I’ve been pondering what technology means (or doesn’t mean) the past few days and have found it an interesting and frustrating task.
Some of the dictionary definitions are pretty predictable.
The World English Dictionary (vis-a-vis dictionary.com) offers:
World English Dictionary
technology (tɛkˈnɒlədʒɪ) [Click for IPA pronunciation guide]
— n , pl -gies
1. the application of practical sciences to industry or commerce
2. the methods, theory, and practices governing such application: a highly developed technology
3. the total knowledge and skills available to any human society for industry, art, science, etc
And Thesaurus.com offers the following synonyms:
Synonyms: applied science, automation, computers, electronic components, hi tech, high tech, industrial science, machinery, mechanics, mechanization, robotics, scientific know-how, scientific knowledge, technical knowledge, telecommunications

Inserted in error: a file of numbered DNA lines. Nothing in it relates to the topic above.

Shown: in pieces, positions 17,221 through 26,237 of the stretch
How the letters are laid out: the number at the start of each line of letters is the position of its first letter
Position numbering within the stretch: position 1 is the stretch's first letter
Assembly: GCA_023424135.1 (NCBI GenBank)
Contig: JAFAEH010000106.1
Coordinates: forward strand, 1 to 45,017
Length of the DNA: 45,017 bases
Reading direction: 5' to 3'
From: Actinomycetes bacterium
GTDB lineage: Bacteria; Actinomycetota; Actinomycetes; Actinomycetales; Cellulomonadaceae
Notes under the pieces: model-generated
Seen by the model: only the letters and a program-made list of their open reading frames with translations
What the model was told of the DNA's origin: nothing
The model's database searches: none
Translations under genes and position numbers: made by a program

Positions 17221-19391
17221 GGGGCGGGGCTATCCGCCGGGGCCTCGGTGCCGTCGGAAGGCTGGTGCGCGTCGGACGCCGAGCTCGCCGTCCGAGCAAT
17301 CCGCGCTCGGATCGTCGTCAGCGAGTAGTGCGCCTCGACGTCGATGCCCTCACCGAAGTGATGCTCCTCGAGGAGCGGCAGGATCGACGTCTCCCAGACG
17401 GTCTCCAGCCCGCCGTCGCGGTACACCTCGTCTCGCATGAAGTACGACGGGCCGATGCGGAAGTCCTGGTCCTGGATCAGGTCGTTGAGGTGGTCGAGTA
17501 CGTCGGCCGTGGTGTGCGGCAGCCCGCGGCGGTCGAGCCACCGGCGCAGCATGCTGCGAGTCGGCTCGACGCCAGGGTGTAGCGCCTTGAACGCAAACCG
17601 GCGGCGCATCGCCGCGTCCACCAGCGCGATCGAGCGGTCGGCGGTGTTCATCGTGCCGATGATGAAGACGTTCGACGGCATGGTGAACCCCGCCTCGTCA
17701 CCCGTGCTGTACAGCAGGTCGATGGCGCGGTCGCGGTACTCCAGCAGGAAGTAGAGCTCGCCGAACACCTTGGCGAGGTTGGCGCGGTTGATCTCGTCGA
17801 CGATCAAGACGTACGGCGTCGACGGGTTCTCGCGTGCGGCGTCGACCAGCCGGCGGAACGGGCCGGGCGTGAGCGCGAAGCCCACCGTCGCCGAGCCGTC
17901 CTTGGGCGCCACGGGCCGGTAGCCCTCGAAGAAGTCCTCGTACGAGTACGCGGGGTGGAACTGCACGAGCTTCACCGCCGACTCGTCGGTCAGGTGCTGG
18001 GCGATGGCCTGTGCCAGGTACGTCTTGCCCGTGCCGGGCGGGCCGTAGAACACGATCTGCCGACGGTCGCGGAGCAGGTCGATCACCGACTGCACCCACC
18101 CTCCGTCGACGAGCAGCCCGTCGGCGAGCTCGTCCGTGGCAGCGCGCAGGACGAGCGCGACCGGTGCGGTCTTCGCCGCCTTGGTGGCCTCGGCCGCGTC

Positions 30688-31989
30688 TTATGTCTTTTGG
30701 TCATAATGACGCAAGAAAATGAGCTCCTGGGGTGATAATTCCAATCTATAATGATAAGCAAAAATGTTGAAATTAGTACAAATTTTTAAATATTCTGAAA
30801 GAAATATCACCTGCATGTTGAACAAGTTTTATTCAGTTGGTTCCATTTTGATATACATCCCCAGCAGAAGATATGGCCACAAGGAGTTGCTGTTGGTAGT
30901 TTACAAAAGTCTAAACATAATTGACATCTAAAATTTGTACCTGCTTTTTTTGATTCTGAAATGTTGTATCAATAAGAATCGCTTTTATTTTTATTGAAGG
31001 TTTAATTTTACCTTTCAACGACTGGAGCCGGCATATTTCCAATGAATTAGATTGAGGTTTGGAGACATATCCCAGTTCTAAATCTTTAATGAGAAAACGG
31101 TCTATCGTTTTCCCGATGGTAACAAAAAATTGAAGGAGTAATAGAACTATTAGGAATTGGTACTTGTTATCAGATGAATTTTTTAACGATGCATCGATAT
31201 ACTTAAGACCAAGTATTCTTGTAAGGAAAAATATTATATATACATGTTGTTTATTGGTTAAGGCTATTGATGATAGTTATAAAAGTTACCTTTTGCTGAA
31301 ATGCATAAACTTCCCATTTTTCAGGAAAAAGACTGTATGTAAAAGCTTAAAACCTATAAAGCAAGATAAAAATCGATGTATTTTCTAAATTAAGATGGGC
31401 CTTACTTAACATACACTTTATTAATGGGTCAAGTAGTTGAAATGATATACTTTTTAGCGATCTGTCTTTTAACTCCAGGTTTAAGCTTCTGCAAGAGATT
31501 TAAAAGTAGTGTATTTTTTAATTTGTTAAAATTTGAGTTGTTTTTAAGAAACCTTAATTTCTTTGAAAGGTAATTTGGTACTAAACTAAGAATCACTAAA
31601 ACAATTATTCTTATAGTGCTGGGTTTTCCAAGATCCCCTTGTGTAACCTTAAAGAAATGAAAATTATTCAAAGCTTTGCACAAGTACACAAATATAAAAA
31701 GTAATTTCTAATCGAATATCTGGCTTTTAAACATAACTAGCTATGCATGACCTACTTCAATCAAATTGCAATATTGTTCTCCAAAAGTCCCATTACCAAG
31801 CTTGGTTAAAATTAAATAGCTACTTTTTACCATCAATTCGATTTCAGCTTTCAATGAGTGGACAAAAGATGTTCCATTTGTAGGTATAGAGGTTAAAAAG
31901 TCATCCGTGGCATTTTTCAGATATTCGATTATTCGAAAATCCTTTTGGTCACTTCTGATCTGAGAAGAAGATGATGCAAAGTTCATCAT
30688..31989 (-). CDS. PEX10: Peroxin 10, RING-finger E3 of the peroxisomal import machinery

I agree, yet find these limiting. The emphasis, is on our modern concept of technology in the sciences, but I see it as much more in line with how humans have developed and evolved over time. Sitting in front of a computer it is hard not to slant towards modern electronic definitions of the word, but if I think about prehistoric societies learning how to use tools such as spears, bow/arrows, flints, it is the latter of the three definitions that includes knowledge and skills that fits best. It’s interesting that none of the synonyms really touch on these broader notions and I suspect that is part of the narrower view of technology that many end up having.
technology. (n.d.). Roget’s 21st Century Thesaurus, Third Edition. Retrieved September 19, 2010, from Thesaurus.com website: http://thesaurus.com/browse/technology
technology. (n.d.). Collins English Dictionary – Complete & Unabridged 10th Edition. Retrieved September 19, 2010, from Dictionary.com website: http://dictionary.reference.com/browse/technology